EXCLUSIVE: Research reveals closely-guarded Safe City data
CRIME in Ipswich has dropped since the Safe City camera network was introduced, a new research project has found.
For four months Adrianne Robinson has studied the network and was granted access to Ipswich City Council's closely-guarded data.
In a research project for her Juris Doctor, Ms Robinson found the network was "an effective crime deterrent and reduction tool".
"The Safe City program has had a consistent amount of media coverage and is considered amongst operators of similar systems to be the benchmark for a fully-integrated crime-prevention program," she noted.
Her research found of the 1350 snippets of footage collected by police, 1123 arrests were made as a direct result of Safe City.
"I've been a resident for a long time and you can see the difference between 20 years ago and now," Ms Robinson said.
"I looked at it from a completely unbiased view and on the statistics, it's proven the Safe City system works."
Ms Robinson conducted the research program after criminologist Tim Prenzler was quoted in the QT in April saying Safe City had not affected the region's crime rate.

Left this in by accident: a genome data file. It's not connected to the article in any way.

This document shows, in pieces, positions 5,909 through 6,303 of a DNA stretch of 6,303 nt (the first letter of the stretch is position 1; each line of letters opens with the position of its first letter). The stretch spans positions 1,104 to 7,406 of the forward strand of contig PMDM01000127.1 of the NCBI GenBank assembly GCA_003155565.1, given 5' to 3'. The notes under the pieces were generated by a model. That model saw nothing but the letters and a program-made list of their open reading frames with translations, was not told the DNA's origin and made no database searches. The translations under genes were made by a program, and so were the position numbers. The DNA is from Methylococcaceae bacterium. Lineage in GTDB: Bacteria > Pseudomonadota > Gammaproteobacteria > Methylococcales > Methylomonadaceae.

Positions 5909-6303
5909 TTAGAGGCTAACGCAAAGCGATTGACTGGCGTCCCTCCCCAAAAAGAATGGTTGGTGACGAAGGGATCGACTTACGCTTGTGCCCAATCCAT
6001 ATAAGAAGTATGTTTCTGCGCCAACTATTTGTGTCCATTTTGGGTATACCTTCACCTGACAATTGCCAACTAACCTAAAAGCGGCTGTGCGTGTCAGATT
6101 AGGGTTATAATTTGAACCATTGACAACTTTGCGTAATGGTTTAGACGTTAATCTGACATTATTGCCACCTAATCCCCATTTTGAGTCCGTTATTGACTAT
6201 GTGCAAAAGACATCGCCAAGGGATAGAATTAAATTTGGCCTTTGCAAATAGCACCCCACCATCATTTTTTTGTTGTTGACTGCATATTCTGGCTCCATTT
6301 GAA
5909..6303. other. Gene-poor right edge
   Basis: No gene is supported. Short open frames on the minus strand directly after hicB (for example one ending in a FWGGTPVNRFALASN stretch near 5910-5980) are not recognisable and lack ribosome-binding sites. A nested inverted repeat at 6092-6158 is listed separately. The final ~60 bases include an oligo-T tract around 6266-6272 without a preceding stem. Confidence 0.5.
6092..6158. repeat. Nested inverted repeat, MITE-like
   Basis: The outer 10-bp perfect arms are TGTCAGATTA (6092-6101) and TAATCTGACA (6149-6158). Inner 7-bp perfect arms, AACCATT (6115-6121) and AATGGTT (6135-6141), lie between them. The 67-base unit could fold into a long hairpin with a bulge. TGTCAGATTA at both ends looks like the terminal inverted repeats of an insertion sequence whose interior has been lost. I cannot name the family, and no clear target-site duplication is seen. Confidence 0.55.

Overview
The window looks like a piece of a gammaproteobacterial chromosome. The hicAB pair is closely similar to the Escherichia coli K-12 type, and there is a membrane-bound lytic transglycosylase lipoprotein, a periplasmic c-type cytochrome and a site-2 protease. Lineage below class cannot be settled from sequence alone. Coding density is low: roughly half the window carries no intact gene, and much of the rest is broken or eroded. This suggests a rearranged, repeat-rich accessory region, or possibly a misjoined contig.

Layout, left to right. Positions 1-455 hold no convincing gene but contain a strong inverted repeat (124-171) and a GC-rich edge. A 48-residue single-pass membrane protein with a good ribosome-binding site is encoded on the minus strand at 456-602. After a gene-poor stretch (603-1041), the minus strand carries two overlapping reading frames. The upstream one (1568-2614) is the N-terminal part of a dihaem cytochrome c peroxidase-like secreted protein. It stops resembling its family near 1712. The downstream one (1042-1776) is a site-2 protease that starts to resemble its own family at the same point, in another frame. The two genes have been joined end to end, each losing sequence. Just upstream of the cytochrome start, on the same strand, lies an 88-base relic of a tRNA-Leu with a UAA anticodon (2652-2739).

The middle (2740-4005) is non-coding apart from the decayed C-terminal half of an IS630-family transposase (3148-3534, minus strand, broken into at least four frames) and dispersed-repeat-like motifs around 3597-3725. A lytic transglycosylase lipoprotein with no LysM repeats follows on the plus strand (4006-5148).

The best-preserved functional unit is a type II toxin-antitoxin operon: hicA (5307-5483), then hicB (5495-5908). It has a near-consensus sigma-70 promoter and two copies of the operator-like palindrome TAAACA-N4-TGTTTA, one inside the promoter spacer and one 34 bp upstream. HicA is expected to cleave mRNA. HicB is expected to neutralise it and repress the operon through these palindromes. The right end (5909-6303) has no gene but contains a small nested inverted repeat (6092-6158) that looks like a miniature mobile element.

"That's what made me decide to go down this route for my thesis - that particular article," she said.
"I thought, how can you say something doesn't work when you don't have all the evidence behind it?"
Mr Prenzler was refused access to the council's Safe City data and instead analysed court convictions.
"It's like chalk and cheese," Ms Robinson said.
"Safe City has nothing to do with the courts."
Ms Robinson said Ipswich's network of more than 500 cameras formed the basis for other councils' systems.
"It was initially set up not just to stop crime, but for the safety of the citizens," she said.
"They can spot traffic incidents and missing persons.
"It's definitely more for the safety of the citizens in that regard and crime prevention comes off the back of that."
Analysis conducted by the Queensland Police Service during 2007 found Ipswich experienced a 74.9 per cent reduction in crime since the commencement of the Safe City program in 1994.
In her project, Ms Robinson noted more awareness of the presence of CCTV "would increase the deterrent effect".
"Whilst it appears that the Safe City program is succeeding in its goals, it must be noted that the Office of the Information Commissioner, in its report, was concerned that the signage surrounding the cameras was inadequate," it said.